King Pu-tsung has admitted in interviews that he must be careful what he says. The outside world will assume that what he says represents the views of President Ma. He spoke of Washington's perspective on cross-Strait relations. On the one hand, Washington hopes that the two sides will continue to improve relations. On the other hand, it worries that the two sides will become too chummy too soon. This newspaper recently published an editorial noting how Washington wants the two sides to improve relations, reduce tensions, and maintain a dynamic equilibrium with the status quo, but only as Washington defines it. It does not want to be kept in the dark. It does not want any surprises. It wants everyone to be on the same page. Simply put, Washington will not allow Taiwan independence, nor will it allow Beijing to use force. The two sides may reconcile, but they will not be allowed to cooperate. Washington's policies are all motivated by self-interest.
We know this to be the case. Therefore to uphold the interests of the Republic of China, and to ensure a bright future for the Chinese people as a whole, Taipei must do what it must, and not do what it must not. Consider arms purchases. Taipei must have the ability to defend itself. It must demonstrate a determination to defend itself. But it cannot bear the burden of a cross-Strait arms race. Merely acting as a tool of Washington's policy of containing Mainland China's development is also contrary to the larger cause of the Chinese people as a whole. Given continuous improvements in cross-Strait relations, military procurement should be reduced. We must make more efficient use of limited resources. Taipei may even wish to consider the development of offensive weapons. But we should publicly promise never to be the first to use them. The international factors may be complex. But it would be both cheap and effective. It would be better than having Washington's fingers around one's throat on every issue that arises.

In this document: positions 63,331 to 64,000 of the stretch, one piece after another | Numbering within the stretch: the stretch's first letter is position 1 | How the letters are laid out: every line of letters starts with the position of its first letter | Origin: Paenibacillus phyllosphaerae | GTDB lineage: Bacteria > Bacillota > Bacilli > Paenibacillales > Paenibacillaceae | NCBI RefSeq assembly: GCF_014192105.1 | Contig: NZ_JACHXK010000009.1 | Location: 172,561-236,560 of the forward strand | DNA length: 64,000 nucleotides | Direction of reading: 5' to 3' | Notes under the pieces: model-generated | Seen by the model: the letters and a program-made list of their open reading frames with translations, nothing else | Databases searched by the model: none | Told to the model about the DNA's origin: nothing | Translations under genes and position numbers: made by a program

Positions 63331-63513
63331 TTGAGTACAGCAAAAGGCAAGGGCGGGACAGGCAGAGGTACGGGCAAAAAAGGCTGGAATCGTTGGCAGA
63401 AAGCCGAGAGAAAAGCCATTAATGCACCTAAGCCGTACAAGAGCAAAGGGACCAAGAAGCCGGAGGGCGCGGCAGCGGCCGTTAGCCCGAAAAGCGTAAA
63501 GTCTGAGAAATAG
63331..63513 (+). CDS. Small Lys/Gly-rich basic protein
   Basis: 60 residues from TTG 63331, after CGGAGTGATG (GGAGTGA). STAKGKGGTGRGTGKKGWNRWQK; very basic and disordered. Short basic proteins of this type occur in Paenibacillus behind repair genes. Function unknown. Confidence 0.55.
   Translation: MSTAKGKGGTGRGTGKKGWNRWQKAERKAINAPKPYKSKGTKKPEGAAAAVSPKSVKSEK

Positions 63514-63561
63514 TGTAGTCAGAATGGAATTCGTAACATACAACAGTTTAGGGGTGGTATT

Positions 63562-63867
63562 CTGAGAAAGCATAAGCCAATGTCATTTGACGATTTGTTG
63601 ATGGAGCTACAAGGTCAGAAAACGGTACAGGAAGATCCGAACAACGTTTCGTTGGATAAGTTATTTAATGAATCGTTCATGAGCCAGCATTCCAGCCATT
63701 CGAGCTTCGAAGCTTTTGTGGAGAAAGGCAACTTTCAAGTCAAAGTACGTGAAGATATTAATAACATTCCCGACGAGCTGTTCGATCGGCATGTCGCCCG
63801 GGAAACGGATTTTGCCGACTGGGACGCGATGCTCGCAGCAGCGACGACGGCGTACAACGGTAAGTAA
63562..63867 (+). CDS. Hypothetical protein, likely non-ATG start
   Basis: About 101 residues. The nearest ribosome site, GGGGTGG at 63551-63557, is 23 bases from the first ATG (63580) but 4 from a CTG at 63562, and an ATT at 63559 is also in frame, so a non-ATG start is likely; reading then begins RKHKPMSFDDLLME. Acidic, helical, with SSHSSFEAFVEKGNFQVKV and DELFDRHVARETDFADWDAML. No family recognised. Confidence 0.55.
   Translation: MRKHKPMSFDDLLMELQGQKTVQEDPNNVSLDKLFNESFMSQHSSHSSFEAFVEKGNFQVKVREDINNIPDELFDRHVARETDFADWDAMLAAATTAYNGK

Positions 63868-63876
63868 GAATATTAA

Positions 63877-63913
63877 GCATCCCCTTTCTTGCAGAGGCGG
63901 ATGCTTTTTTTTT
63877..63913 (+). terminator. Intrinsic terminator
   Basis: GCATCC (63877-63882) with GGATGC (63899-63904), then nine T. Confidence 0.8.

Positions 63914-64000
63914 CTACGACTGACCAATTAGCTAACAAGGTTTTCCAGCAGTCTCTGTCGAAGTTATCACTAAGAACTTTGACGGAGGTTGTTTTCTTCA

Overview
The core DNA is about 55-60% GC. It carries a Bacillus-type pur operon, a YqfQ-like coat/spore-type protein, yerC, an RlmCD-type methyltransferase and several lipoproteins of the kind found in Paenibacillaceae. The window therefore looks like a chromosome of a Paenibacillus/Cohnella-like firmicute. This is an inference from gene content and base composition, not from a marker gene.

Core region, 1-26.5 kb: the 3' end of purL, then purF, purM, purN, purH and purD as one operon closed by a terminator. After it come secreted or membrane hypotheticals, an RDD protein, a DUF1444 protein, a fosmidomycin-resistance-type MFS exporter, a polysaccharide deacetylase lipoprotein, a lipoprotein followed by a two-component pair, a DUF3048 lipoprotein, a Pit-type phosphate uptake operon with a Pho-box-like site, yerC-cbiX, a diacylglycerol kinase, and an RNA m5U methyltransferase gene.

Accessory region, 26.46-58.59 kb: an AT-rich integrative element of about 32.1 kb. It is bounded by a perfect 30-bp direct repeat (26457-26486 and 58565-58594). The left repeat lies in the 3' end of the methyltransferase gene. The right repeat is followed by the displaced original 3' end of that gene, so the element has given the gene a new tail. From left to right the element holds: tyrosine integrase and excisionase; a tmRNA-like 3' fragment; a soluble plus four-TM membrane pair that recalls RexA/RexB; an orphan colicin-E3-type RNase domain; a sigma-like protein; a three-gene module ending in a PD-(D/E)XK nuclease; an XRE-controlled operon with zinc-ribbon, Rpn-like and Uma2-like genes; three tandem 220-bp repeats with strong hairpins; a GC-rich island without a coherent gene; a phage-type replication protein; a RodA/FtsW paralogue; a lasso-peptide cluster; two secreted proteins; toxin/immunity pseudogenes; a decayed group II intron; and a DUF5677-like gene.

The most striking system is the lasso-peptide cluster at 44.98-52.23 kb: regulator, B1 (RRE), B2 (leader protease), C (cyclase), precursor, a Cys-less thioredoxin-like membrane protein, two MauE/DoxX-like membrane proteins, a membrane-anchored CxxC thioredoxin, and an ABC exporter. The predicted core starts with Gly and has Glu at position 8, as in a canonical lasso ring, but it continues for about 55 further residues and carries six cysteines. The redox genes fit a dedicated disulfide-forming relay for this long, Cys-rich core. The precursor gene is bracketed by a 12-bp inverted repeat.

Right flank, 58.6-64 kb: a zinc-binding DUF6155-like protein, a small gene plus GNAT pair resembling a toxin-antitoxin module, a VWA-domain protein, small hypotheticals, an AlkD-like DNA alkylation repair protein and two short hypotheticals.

Washington does not want to any accidents or surprises. So why can't Taipei expect the same from Washington? Washington wants to control every last detail. Washington knows that improved cross-Strait relations is not a bad thing. But the three parties' interests do not always coincide. Washington can and may undermine improved cross-Strait relations. So should Washington be informed in advance, during, or afterwards? To what extent should Washington be informed? These questions call for diplomatic skill and political wisdom. This is all "Introduction to Political Science 101." Politicians and diplomats may not always speak the truth, at least the complete truth. But they must not tell outright lies.
Today the two sides' strengths and weaknesses are obvious. Times have changed. Time is clearly not on Taipei's side. Obstinately refusing to reunify will only lead to annihilation. Relying on Washington is no answer. Taiwan independence can only lead to war. Being reunified under Beijng's terms would be tough to swallow. Blindly yielding to pressure from Beijing could lead to covert abuse. After much thought, it would seem that a rational love for Taiwan requires everyone to endure hardship, set ambitious goals, vow to return to the Chinese mainland, and seek a way out through an economic strategy for China as a whole. The government under the leadership of President Ma must enlighten the public. It must lead public opinion. It must insist that Taiwan is part of China, but not a province of the People's Republic of China. It must insist that we are both Taiwanese and Chinese, but not citizens of the People's Republic of China. It must make a distinction between nationality, ethnicity, and political authority. It must argue that Taiwan also has rights and responsibilities vis a vis the future of China as a whole. It must refuse to be a tool of containment in the hands of foreign forces. It must refuse to be a tool to hobble Mainland China's development. It must return to the middle way. It must oppose Communism, but not China. What could possibly be wrong with such an approach?